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Morphology of the Faial Island shelf (Azores): The interplay between volcanic, erosional, depositional, tectonic and mass-wasting processes

Research output: Research - peer-reviewArticle



R. Quartau, F. Tempera, N. C. Mitchell, L. M. Pinheiro, H. Duarte, P. O. Brito, C. R. Bates, J. H. Monteiro

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The extents of volcanic island shelves result from surf erosion, which enlarges them, and volcanic progradation, which reduces them. However, mass-wasting, tectonics and sediment deposition also contribute to their morphology. In order to assess the relative significance of these various processes, we have mapped in detail Faial Island's shelf in the Azores archipelago based on interpretation of geophysical and geological data. The nearshore substrates of the island, down to 30-50 m depth, are rocky and covered by volcaniclastic boulder deposits formed by surf action on now-submerged lava flows. Below those depths, sandy and gravel volcaniclastic beds dominate, building clinoforms up to the shelf edge. In some sectors of the coast, prograding lava has narrowed the shelf, but, in contrast to nearby Pico Island, we find fewer submarine-emplaced lavas on the shelf. In this island, we interpret the distance between the coastline and the shelf edge as almost entirely a result of a straightforward competition between surf erosion and lava progradation, in which erosion dominates. Therefore shelf width can be used as a proxy for coastline age as well as for wave energy exposure. The stratigraphy of shelf deposits in boomer seismic data is examined in detail to assess the roles of different sediment sources, accommodation space and wave exposure in creating these deposits. We also show evidence of mass-wasting at the shelf edge and discuss the possible origins of slope instability. Finally, we discuss the contributing role of tectonics for the development of the shelf.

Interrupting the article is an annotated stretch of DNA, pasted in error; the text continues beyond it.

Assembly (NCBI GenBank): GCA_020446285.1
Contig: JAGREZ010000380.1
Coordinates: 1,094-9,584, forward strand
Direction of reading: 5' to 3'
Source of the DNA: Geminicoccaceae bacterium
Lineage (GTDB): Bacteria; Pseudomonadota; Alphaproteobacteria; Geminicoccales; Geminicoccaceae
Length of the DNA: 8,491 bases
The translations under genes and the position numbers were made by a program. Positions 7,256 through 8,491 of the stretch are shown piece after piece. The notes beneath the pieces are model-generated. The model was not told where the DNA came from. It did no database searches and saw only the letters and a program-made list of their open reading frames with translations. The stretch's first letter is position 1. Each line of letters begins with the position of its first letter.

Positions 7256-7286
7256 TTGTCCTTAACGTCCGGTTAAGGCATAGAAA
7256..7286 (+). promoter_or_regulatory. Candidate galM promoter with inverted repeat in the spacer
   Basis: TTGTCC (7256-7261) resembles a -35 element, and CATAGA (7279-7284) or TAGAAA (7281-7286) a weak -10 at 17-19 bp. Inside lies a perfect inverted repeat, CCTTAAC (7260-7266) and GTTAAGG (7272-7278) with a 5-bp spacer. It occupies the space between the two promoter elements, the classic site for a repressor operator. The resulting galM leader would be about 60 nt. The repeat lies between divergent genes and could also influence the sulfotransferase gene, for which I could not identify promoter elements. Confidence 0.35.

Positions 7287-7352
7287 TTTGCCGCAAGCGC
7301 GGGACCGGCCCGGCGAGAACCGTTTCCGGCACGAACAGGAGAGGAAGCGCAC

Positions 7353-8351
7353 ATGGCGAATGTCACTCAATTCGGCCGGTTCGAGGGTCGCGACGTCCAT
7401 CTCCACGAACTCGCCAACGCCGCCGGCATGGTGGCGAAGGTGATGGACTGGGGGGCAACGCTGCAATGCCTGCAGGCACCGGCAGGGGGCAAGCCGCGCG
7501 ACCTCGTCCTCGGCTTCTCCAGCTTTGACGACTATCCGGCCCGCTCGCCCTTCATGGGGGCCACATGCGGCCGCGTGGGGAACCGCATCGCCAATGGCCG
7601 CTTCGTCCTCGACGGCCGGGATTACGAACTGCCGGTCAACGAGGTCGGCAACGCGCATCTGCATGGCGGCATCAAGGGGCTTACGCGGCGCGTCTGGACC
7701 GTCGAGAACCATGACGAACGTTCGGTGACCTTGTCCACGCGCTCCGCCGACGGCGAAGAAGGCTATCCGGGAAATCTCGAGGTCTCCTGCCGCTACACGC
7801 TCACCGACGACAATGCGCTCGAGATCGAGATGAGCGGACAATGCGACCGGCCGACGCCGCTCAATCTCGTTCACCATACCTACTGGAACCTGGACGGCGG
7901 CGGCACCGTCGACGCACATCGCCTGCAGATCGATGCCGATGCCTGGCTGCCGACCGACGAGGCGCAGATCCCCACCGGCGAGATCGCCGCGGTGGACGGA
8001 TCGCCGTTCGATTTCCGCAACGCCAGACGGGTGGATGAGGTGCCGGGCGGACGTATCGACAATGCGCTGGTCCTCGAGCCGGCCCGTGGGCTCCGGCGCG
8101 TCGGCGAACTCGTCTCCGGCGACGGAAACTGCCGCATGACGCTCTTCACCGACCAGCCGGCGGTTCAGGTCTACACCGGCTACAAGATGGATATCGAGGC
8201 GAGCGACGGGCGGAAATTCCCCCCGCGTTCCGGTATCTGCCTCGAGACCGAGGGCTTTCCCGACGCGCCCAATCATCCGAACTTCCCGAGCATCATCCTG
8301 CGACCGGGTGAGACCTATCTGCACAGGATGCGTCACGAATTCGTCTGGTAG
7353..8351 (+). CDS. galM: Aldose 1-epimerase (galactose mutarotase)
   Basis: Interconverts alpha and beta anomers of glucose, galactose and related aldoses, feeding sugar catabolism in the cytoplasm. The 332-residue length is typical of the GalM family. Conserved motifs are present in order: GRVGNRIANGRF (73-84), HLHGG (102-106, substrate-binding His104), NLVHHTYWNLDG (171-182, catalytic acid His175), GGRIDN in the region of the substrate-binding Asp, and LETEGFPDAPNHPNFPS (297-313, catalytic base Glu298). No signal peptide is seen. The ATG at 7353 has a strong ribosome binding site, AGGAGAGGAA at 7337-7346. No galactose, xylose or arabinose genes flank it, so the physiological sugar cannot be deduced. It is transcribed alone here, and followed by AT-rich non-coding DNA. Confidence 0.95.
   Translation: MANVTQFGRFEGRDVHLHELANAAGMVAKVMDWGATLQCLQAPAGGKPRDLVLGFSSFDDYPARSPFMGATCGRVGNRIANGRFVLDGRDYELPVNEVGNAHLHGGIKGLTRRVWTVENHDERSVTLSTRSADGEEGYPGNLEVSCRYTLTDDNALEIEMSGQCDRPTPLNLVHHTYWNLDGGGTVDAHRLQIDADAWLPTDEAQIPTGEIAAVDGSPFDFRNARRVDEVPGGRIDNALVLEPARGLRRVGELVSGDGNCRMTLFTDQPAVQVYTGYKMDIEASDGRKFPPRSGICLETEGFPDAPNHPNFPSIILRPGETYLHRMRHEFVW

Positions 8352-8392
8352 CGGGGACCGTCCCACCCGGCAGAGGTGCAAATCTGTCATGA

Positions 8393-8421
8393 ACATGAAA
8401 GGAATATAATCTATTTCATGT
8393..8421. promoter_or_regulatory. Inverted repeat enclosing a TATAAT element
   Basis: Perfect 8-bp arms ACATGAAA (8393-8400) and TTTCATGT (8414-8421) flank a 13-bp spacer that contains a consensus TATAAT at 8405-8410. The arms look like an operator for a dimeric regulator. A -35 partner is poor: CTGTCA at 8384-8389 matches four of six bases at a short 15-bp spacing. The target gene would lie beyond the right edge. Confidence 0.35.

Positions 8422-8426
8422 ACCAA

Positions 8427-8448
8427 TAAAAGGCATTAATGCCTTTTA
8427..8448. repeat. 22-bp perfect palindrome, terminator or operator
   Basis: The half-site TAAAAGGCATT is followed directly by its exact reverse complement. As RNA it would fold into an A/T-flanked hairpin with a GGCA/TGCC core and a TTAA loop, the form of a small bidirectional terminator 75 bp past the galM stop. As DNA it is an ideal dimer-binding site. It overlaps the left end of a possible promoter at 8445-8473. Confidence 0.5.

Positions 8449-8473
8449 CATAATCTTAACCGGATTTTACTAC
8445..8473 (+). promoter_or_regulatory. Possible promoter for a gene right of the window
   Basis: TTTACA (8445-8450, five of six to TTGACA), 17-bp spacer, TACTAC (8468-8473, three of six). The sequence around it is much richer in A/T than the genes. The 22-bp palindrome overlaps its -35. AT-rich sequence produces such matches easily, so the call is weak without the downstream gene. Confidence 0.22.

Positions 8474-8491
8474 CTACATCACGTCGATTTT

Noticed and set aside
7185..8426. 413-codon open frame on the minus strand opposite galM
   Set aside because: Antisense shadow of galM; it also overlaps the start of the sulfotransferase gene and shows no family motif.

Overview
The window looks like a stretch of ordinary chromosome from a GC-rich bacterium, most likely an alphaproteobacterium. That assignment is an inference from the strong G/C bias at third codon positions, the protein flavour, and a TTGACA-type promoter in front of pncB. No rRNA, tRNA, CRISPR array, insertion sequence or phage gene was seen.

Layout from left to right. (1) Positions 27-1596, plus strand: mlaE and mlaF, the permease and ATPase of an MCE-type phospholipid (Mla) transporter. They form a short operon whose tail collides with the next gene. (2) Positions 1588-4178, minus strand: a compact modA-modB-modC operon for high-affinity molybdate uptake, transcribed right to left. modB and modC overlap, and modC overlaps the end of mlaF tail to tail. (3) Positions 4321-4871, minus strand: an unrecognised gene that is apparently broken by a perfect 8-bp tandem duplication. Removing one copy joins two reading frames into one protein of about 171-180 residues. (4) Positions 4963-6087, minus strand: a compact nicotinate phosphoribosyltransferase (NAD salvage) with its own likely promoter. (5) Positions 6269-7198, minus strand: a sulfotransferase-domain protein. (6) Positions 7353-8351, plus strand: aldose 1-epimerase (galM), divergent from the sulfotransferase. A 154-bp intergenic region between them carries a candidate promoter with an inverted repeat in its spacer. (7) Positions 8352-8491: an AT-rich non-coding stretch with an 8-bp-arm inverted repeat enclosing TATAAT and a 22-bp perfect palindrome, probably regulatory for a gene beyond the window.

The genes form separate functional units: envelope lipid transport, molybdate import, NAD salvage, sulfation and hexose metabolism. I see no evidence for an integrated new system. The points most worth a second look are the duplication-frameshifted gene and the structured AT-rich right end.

Original languageEnglish
Article numberQ04012
Pages (from-to)-
Number of pages30
JournalGeochemistry, Geophysics, Geosystems
StatePublished - 28 Apr 2012

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